Posts Tagged ‘shoes’

Mid-Late 16th C. Shoes from Hosdent

Wednesday, June 21st, 2017

This particular pair, for the incomparable Susan W., is representative of a style of shoe that was found in multiple different locations. At first, when I was requested to make this style of shoe, I thought it a bit lackluster and uninteresting. As I started to near completion, I started to more fully appreciate this simple but elegant style of shoe. The strap over the tongue and buckle on the lateral side really does give a nice element of visual interest to the shoes. Plus, they look cozy and have that “Mary-Jane-esque” element to them yet maintain their individuality as a shoe.

There are several findings of this shoe style, in Hosdent, Middleburg, Dokum, and Dordrecht, to name a few places. They all have a similar construction in that the vamp extends to form a tongue, and a strap is set in at the medial (inside) of the shoe and goes out to the lateral (outside) of the shoe where it buckles in.
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Double Wars – Shoemaking and More!

Monday, June 5th, 2017

I was recently honored to have been invited to Sweden, to teach shoemaking at a yearly event called Double Wars. I cannot even begin to tell you how wonderful and fantastic an experience this was, meeting so many new people, enjoying the time in the wilderness with absolutely marvelous weather, and getting to share the time with people who were so interested in shoemaking. And, as it turns out, the Fêtes Galantes 2017 in Versailles was being held the Monday directly after the event ended! I had no choice but to make plans to attend the gala as well (you’ll see more in the next post). I could not answer for you how delightful the trip was in ten thousand words, let alone one thousand, but the thousand will have to do:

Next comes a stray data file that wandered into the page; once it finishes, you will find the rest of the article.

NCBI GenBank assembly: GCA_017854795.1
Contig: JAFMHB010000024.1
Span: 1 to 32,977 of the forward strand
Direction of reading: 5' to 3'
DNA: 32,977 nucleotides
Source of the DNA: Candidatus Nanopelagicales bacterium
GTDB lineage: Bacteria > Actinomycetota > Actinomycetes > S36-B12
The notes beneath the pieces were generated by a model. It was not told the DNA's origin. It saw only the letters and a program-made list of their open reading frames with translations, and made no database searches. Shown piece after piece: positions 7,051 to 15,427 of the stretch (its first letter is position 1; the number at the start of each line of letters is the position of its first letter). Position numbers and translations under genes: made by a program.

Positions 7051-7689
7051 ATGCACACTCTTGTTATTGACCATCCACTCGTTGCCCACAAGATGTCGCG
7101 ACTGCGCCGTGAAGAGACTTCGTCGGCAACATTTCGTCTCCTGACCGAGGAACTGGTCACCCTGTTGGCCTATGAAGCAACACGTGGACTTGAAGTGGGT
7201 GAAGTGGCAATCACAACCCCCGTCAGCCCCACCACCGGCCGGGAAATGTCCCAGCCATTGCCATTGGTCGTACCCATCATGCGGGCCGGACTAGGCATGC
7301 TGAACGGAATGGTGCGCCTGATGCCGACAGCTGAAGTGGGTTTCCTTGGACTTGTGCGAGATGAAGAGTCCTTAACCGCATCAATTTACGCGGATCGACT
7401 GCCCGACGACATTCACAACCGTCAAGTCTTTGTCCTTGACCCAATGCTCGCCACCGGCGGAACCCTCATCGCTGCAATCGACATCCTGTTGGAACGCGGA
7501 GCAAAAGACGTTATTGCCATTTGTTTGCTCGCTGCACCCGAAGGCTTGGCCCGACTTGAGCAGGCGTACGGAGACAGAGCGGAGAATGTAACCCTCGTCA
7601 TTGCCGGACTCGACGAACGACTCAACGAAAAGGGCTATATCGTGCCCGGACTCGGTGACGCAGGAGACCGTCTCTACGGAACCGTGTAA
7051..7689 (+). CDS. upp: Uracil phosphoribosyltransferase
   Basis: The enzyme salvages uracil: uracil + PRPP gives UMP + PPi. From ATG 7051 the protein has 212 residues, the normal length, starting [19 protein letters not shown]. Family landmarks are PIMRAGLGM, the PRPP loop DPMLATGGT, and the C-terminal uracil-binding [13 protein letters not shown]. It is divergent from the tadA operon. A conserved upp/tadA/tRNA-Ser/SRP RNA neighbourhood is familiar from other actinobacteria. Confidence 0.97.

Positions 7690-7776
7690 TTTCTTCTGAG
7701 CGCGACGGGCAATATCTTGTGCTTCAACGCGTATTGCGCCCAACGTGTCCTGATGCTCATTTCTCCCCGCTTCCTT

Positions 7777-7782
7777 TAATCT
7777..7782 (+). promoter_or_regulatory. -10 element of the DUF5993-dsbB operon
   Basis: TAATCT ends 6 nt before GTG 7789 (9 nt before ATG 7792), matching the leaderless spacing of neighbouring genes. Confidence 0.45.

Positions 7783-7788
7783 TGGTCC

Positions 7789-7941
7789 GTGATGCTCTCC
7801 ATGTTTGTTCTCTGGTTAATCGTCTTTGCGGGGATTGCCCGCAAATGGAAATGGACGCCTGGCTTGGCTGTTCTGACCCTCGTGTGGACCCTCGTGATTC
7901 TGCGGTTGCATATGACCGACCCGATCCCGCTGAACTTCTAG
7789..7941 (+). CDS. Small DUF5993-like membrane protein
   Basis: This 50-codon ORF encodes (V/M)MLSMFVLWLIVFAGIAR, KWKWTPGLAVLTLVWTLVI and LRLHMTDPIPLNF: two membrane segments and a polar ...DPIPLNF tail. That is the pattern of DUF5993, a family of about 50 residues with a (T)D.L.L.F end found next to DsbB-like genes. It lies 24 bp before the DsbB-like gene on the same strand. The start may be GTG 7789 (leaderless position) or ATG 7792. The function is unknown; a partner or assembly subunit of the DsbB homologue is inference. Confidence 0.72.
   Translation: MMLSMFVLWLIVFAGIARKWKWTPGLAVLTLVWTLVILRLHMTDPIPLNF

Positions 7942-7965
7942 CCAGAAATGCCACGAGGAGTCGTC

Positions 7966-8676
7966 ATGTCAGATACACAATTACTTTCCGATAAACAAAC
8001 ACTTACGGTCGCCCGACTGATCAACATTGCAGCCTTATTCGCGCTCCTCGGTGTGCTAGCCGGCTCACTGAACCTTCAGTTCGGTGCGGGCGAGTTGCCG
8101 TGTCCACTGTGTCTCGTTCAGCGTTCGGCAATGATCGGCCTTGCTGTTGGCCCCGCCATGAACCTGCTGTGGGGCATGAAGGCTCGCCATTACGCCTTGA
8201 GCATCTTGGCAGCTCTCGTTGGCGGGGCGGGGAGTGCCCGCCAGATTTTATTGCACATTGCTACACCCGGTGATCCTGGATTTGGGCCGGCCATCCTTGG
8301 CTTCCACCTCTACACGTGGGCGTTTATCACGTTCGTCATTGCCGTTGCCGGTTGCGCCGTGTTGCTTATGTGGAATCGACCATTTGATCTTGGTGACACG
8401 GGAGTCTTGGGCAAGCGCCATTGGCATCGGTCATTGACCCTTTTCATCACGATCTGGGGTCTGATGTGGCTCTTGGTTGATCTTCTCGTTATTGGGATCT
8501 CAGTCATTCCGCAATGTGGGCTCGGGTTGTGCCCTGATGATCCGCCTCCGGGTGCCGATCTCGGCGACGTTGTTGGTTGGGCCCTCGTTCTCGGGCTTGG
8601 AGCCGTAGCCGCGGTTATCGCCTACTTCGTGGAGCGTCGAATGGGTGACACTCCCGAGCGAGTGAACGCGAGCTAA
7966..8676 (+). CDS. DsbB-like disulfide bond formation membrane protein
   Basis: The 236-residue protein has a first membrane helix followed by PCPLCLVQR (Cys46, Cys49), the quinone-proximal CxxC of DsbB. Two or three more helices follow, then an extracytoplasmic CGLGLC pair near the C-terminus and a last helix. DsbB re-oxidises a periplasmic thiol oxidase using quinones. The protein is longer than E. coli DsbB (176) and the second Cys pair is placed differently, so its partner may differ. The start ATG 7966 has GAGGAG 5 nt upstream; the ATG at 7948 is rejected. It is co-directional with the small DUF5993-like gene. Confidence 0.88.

At Double Wars (hereafter referred as DW), the primary point of the war was to decide upon which side the knäckebröd should be buttered, the hole-y side or the flat side. As a staunch holey-side-butterer, I was dismayed that the flat siders won the war (again), but there will be other years! Now, onto shoemaking discussions and details.
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Mid-Late 16th C. Straps

Friday, May 5th, 2017

A new pair of 16th century shoes for Brigid T. I’ve continued my trend of making the insole smaller than the last, and I think that it is really paying off. You can really see a bit of overhang on the toe, although some of the period examples (especially in the later 16th century) were even more so. A lot of this has to do with the last, though I suspect that making the insole yet smaller still might produce a similar result. Bows not shown, as I tend to tailor them to the person or let them punch the holes themselves for the best fit.

18th Century Men’s Shoes – with improved stitching

Monday, March 20th, 2017

A new pair of 18th century shoes for John E., done at stitch pitches of 12spi. This is some of the more fine work that I’ve finished, but by no means would it have been considered fine for the day – in fact, it would have been expected for properly constructed shoes from a master’s workshop. In any event, you may already have read the earlier post on a more correct pair of 18th century men’s shoes, and this followed the procedure similarly, aside from the stitch pitch. Some corrections were also made, which I noted there. I did not attach the tongue as a second piece, but rather continued it as part of the vamp instead. As far as I can tell, it really did not make much of a difference.

As mentioned, I ended up making much finer closing threads. I used five strands of 60/1 which is incredibly fine stuff, about the same thickness as two strands of my normal 16/1 or one 10/1. Clearly, more threads plied together make a stronger thread, hence my decision to go with the five strands.
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